According to recent statistics, there are over 50 MILLION AMERICANS who have no idea where their next meal will be coming from. The United States of America is one of the wealthiest nations on the planet and, according to A Place At The Table and compassionate sense, this is disgraceful.
1 in 4 of Americans who are uncertain when or if they will have a next meal are children. Hunger is a complicated issue, but it is also one that is solvable – if the American public finally decide to make it a priority. A Place At The Table is doing just that – telling stories of hunger in America so that people will easily understand just how complex and pervasive this modern-day problem is.
The lynch-pin of the entire public awareness campaign is the 2012 documentary film directed by Kristi Jacobson and Lori Silverbush. The film, which Variety says is “an engaging and enraging movie that will enlist supporters for its cause,” was released theatrically in the United States on March 1, 2013. There is also a companion book and an online social media campaign.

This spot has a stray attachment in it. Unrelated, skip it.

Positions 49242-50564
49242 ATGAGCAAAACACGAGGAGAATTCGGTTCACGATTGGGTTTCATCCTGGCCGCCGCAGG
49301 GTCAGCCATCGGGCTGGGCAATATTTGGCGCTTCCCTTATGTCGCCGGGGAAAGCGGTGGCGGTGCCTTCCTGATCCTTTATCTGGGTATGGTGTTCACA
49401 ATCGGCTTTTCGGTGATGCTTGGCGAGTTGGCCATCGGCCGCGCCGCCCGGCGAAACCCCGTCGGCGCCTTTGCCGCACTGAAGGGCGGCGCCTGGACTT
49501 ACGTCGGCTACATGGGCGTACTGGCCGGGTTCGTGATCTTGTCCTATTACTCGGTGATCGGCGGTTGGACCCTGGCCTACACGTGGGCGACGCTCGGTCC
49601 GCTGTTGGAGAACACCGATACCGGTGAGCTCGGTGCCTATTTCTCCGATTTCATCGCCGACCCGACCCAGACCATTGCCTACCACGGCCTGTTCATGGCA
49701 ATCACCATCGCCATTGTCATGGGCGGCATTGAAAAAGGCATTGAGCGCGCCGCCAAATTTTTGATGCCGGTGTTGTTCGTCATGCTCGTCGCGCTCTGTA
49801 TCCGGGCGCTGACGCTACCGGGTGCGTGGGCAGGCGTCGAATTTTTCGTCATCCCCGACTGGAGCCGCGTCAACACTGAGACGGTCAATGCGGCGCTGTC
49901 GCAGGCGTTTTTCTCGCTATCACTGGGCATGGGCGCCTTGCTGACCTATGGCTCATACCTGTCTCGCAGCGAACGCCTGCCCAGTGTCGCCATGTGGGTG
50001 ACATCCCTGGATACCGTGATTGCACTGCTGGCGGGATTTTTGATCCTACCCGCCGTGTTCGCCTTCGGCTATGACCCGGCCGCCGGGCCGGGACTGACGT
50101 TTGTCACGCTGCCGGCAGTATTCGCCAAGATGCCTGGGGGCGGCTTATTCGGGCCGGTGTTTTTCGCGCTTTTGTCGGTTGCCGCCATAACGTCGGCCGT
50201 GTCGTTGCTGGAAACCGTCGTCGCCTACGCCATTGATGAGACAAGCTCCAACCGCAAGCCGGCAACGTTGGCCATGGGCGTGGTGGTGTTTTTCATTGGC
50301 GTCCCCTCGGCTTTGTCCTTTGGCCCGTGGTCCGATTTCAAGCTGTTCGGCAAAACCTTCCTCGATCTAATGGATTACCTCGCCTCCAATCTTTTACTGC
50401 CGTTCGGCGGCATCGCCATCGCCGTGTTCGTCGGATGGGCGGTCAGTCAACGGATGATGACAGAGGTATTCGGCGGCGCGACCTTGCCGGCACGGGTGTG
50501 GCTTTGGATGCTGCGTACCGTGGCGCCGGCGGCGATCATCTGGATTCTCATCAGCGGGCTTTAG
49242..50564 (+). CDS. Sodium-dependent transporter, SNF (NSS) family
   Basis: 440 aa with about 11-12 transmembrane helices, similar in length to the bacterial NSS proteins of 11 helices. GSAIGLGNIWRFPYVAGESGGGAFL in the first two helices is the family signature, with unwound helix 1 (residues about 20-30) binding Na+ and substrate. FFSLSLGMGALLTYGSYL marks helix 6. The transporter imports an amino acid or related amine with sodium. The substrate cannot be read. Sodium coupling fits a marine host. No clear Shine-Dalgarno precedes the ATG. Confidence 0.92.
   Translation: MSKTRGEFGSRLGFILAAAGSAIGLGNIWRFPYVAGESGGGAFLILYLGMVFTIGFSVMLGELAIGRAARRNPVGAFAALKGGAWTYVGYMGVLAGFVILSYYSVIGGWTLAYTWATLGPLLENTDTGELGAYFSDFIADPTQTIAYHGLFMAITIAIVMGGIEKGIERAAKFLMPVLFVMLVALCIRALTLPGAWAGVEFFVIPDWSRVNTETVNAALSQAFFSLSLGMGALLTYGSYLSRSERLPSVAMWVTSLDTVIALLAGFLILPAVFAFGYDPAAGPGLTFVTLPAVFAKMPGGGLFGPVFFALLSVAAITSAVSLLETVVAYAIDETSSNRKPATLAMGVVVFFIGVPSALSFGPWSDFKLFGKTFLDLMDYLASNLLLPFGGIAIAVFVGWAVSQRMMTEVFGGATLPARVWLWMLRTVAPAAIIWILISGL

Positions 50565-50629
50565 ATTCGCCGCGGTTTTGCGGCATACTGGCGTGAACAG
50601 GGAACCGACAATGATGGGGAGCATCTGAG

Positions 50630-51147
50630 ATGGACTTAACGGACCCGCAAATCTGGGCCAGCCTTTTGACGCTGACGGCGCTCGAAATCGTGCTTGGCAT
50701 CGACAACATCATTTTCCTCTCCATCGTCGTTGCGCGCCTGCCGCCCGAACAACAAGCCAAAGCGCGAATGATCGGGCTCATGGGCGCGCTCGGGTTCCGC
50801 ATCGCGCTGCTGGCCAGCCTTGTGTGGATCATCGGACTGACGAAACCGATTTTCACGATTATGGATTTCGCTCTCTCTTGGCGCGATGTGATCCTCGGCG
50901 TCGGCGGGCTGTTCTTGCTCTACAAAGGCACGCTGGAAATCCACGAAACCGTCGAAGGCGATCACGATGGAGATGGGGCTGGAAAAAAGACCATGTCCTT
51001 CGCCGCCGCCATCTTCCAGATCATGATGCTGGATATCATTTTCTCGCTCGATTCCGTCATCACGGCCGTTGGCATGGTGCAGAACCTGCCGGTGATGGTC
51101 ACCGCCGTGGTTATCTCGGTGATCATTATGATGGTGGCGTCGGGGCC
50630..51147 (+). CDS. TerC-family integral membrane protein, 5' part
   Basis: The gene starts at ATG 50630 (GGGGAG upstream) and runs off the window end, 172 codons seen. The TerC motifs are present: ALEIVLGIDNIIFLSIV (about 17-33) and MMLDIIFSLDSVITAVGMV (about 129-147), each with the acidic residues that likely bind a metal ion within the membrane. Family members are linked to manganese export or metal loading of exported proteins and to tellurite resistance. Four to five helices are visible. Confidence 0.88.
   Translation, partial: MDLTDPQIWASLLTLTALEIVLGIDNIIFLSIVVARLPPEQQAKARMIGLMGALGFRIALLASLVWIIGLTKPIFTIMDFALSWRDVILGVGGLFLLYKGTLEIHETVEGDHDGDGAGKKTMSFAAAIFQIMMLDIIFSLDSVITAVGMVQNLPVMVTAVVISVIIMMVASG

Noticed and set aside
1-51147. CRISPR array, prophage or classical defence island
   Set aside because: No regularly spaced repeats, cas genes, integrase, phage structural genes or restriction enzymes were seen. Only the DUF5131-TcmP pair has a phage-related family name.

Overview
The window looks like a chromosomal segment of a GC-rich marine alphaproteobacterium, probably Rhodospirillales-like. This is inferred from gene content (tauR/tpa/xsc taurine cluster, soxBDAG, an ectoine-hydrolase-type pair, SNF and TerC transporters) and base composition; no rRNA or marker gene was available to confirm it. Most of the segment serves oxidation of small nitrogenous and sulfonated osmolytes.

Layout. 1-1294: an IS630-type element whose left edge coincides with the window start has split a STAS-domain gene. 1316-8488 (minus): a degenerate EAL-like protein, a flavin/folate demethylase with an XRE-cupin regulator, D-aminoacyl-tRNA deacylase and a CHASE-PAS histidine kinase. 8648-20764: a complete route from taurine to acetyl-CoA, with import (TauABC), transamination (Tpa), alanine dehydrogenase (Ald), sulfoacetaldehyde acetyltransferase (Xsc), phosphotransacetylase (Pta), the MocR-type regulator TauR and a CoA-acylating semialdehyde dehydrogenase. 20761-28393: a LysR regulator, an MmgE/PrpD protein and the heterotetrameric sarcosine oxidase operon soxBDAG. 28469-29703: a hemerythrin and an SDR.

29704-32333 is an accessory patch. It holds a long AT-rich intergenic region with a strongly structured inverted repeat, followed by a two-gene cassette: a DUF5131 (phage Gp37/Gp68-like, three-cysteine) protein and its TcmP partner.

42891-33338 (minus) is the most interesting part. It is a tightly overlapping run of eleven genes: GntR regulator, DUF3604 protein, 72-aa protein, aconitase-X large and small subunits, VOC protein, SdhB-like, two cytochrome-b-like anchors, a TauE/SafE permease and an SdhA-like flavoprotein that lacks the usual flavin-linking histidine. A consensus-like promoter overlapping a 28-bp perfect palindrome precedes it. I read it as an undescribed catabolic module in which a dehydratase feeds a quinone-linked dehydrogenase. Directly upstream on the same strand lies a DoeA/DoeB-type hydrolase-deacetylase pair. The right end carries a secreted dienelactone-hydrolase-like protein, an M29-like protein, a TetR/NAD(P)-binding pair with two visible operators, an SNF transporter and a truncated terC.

The film uses the lens of three individual stories of people who struggle with food insecurity to demonstrate with beautiful simplicity how hunger and food insecurity is something that a) is solvable and b) affects us all. The stories are about:
- Barbie, a single Philadelphia mother who grew up in poverty and is trying to provide a better life for her two children;
- Rosie, a Colorado fifth-grader who often has to depend on friends and neighbors to feed her and has trouble concentrating in school; and
- Tremonica, a Mississippi second-grader whose asthma and health problems are exacerbated by the largely-empty calories her hard-working mother can afford.
Hunger poses a serious economic, social and cultural implications for the entire United States. If America decides now – as they have in the past – that the problem will be solved and that making healthy food available and affordable is in all of our best interests. A Place at the Table gives us a true north for getting started on this expansive issue.